Australian Tropical Rainforest Orchids

Spathoglottis paulinae

Small Purple Orchid

Spathoglottis paulinae F.Muell., Fragm. 6: 95 (1867). Type: Rockingham’s Bay, 25 Mar. 1867, J. Dallachy s.n. (holo MEL; iso K).

Spathoglottis soutteriana F.M.Bailey, Proc. Roy. Soc. Queensland 11: 15 (1895). Type: Queensland, Kamerunga, 7 Oct. 1894, E. Cowley 3 (lectotype BRI); Syntype: Queensland, Stoney Creek, Cairns-Herberton railway, 3 Feb. 1893, L.J. Nugent s.n. (BRI not found).

Spathoglottis rivularis Schltr., Repert. Spec. Nov. Regni Veg. 1: 397 (1912). Type: Kaiser-Wilhelms-Land: In trickling water between clefts in the rocks on the Waria [River], near Gobi, alt. 300 m, R. Schlechter 19555 (holo B).


Occurs in the Northern Territory in the Habgood River catchment, and in north-eastern Queensland from Cooktown to Ingham.

Altitude: 300-800 m.

Also occurs in New Guinea.


Terrestrial herb forming tall grass-like clumps. Pseudobulbs crowded, erect, ovoid, 3-5 cm x 3-5 cm, shallowly subterranean, fibrous. Leaves 4-7, erect, whorled, petioles 6-12 cm long; lamina lanceolate, 80-180 cm x 3-5 cm, dark green to yellowish, pleated, apex acuminate. Inflorescence an axillary raceme, 30-120 mm long, from base of pseudobulb; pedicels 15-30 mm long. Flowers 6-30, resupinate, porrect to nodding, star-shaped, 20-30 mm x 20-30 mm, mauve to purple, rarely white, sometimes hardly opening. Dorsal sepal erect to incurved, obovate, 12-20 mm x 5-7 mm. Lateral sepals free, divergent, obovate, 12-20 mm x 5-7 mm. Petals widely spreading, broadly ovate, 10-18 mm x 8-9 mm. Labellum 9-12 mm x 9-10 mm, projected forward, base hairy, 3-lobed; lateral lobes narrow, erect; midlobe spathulate, base with 2 yellow, sparsely hairy calli, often fused. Column 6-9 mm long. Column foot short. Capsules porrect to pendulous, hairy, dehiscent.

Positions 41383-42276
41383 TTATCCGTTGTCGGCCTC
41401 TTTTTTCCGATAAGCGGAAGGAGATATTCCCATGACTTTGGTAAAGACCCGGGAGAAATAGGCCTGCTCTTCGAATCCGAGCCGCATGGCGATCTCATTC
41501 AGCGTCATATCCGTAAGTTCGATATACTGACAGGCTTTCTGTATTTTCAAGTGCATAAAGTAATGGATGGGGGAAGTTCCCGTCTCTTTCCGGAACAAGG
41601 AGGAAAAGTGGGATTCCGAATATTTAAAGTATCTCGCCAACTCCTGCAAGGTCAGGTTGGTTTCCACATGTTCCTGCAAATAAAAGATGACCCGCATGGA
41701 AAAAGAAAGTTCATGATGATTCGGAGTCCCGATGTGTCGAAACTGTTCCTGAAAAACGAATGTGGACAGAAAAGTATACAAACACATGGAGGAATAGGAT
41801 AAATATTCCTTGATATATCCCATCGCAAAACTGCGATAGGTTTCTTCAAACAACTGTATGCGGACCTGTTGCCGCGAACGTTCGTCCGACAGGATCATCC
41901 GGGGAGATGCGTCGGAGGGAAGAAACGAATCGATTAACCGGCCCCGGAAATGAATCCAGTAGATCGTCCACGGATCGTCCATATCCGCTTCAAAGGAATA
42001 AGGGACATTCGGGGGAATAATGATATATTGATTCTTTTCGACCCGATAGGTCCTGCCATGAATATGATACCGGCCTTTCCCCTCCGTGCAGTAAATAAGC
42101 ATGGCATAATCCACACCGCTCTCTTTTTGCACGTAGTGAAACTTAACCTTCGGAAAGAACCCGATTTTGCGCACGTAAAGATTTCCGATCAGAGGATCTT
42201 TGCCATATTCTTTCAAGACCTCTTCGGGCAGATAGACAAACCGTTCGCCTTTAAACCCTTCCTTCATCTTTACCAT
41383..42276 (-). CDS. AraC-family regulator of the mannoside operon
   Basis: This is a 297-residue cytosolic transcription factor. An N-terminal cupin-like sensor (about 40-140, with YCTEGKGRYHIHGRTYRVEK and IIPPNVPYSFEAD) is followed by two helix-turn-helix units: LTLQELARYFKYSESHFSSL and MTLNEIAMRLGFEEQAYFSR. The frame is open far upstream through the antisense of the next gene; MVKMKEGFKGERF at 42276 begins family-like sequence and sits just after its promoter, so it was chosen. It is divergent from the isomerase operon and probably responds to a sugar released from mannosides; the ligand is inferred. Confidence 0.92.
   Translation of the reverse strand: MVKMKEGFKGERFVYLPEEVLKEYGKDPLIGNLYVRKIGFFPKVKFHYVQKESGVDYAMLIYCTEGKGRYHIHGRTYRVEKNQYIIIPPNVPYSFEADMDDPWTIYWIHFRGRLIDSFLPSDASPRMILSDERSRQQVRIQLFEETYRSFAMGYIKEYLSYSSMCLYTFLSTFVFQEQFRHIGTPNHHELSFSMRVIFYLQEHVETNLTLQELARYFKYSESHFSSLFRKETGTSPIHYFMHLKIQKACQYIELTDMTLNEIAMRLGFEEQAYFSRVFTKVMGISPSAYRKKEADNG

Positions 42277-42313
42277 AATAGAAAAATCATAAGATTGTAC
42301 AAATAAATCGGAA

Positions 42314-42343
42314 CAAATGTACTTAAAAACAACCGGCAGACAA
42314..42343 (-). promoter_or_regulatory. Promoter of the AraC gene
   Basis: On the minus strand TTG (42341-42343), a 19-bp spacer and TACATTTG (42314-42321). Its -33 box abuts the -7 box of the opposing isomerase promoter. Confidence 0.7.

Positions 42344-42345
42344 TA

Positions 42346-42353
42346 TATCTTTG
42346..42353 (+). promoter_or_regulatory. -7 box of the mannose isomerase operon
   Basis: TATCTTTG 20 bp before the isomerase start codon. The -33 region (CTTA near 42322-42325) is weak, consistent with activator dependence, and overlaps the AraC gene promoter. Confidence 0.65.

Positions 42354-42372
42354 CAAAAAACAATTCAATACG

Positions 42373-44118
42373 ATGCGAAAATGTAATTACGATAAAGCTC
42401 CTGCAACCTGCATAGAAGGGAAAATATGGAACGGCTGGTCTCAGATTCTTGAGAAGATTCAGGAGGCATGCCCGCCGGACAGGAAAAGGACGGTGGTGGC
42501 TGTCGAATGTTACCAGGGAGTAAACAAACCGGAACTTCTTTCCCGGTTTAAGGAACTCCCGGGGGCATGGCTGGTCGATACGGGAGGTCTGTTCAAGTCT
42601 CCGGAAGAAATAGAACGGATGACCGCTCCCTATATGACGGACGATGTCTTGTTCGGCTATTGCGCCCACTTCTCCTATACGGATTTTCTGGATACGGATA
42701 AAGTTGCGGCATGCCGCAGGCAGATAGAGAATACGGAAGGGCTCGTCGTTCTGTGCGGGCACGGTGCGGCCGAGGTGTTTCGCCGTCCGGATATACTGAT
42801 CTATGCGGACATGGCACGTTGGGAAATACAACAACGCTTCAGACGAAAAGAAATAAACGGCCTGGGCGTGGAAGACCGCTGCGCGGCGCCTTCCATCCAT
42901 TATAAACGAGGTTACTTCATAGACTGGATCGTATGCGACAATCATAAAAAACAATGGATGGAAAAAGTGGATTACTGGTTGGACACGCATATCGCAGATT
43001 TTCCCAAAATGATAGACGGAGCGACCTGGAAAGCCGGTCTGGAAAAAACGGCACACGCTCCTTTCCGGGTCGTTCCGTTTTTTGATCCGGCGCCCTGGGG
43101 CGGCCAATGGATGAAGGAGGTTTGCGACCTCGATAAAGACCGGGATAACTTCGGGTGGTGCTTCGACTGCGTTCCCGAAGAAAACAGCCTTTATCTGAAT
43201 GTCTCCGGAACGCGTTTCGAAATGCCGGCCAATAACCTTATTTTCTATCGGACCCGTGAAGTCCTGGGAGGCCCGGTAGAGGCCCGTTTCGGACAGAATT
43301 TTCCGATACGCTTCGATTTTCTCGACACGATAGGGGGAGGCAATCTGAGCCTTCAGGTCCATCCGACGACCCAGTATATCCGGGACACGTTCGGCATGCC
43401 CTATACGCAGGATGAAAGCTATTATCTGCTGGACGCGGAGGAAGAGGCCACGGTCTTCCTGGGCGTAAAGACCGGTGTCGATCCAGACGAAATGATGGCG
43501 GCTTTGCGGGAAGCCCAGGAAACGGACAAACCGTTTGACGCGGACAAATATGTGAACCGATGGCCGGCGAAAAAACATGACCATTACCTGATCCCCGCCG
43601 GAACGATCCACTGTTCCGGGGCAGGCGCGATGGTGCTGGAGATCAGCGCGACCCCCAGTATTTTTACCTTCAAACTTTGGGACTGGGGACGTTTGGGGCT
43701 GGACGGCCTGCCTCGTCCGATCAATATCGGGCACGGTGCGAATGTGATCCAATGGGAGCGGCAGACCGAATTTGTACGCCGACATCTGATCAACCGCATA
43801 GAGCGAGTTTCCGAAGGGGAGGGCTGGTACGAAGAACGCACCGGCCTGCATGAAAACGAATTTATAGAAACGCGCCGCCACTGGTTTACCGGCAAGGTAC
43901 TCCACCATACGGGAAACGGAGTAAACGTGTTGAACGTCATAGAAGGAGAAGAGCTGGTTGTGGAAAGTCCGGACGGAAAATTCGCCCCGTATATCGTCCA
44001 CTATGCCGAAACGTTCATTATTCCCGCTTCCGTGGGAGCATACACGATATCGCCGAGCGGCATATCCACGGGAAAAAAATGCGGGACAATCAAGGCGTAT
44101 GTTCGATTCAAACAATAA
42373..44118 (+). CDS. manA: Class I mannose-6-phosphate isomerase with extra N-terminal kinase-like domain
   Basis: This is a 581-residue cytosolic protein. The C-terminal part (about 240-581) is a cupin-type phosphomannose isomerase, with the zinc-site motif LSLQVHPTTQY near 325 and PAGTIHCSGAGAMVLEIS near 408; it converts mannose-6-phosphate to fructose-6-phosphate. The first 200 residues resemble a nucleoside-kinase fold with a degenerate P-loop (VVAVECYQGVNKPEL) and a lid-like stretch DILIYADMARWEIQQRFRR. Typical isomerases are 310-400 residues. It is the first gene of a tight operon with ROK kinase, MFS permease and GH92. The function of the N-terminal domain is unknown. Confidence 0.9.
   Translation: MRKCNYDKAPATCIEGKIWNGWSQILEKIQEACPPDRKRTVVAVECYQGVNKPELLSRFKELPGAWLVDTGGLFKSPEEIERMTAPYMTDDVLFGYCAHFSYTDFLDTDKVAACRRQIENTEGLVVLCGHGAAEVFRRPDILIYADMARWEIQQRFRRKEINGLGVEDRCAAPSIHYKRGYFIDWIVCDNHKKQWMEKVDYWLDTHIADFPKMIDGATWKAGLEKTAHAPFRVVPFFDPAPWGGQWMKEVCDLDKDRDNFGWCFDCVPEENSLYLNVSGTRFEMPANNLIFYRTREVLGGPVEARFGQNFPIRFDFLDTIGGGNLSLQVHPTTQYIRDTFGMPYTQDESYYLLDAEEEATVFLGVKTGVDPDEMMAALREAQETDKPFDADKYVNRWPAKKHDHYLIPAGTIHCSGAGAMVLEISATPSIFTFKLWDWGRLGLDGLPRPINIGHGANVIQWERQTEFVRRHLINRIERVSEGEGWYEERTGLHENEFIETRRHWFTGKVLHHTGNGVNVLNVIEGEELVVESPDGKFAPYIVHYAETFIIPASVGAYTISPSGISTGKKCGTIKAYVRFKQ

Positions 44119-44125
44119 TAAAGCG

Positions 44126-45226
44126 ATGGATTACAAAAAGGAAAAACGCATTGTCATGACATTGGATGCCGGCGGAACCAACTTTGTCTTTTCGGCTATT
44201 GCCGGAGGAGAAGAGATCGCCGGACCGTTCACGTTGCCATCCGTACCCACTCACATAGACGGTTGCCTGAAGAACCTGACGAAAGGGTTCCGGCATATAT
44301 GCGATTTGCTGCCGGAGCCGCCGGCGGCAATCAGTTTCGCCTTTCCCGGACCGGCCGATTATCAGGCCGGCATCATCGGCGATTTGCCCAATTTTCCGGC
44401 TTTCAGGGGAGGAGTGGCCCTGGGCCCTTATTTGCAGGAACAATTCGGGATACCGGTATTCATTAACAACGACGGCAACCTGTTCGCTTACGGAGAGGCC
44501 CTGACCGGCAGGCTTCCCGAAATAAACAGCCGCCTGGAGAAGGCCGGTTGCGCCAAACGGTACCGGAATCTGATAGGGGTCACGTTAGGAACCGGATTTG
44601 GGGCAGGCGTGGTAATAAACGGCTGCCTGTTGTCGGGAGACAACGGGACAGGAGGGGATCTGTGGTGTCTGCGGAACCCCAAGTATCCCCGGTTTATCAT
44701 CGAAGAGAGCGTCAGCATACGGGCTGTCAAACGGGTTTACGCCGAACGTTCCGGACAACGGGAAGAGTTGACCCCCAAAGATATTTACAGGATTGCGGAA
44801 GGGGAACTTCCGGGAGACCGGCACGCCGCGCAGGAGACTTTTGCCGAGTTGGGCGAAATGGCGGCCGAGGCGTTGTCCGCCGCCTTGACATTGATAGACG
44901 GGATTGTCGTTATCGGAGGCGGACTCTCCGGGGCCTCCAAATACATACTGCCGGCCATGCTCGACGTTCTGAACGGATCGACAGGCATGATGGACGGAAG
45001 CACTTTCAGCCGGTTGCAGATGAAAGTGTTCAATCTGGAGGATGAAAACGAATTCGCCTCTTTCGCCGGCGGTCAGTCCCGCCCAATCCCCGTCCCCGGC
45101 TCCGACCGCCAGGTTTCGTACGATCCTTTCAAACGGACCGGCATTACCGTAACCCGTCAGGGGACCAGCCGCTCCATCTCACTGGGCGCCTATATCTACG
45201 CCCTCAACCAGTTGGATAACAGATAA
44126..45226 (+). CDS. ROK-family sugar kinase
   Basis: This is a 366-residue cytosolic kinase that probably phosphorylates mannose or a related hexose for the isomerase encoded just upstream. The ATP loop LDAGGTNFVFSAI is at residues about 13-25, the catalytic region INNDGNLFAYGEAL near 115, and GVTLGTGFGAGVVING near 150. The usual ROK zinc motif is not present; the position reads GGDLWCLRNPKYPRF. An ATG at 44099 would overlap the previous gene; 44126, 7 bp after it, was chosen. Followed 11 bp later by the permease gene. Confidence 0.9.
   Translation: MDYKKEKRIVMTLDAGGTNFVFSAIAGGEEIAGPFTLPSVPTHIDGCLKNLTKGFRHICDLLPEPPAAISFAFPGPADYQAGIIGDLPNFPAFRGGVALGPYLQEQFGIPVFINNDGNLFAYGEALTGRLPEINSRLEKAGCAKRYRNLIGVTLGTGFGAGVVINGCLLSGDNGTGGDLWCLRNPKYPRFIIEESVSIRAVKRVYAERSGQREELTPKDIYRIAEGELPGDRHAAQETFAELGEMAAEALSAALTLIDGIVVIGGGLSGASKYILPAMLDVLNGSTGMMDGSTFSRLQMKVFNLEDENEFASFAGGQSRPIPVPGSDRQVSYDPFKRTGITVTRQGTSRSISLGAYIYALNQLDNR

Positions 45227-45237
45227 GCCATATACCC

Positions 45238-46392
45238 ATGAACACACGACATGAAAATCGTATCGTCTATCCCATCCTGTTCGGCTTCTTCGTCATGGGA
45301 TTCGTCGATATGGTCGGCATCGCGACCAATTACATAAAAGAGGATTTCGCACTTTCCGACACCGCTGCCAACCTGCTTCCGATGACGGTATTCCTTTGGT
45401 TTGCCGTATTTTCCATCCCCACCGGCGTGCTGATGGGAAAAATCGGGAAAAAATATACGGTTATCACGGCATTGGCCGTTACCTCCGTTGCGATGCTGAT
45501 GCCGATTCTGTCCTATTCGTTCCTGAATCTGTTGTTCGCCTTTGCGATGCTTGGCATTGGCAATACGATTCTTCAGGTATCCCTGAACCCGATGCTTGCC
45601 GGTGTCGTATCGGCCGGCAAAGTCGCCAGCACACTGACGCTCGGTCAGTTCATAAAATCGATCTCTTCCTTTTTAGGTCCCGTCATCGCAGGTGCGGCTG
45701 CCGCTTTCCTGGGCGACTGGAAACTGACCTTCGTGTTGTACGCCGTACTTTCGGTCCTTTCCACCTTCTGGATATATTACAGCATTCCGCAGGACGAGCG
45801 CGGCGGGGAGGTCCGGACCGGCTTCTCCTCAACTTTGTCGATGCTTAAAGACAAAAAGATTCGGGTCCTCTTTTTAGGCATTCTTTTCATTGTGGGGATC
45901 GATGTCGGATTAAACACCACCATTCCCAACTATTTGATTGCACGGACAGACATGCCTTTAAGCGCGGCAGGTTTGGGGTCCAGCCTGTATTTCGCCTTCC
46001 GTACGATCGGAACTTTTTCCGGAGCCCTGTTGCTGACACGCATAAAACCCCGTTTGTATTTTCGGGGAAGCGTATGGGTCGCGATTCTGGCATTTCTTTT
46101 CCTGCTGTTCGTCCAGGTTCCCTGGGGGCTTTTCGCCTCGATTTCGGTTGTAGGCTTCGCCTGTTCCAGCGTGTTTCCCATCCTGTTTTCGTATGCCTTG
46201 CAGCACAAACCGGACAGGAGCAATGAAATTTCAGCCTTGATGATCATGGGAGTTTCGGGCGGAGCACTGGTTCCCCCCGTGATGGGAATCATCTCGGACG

Occurs in open forests in wet situations, growing among grass. It is frequently found in soaks and moist depressions, often in heavy clay soils. The plants can become deciduous in drought, but quickly regrow their leaves with the first rains. The flowers either open widely, and are insect-pollinated, or open poorly and are self-pollinated. The capsules are hairy and develop quickly.

Locally common.

Flowering period: July-March.

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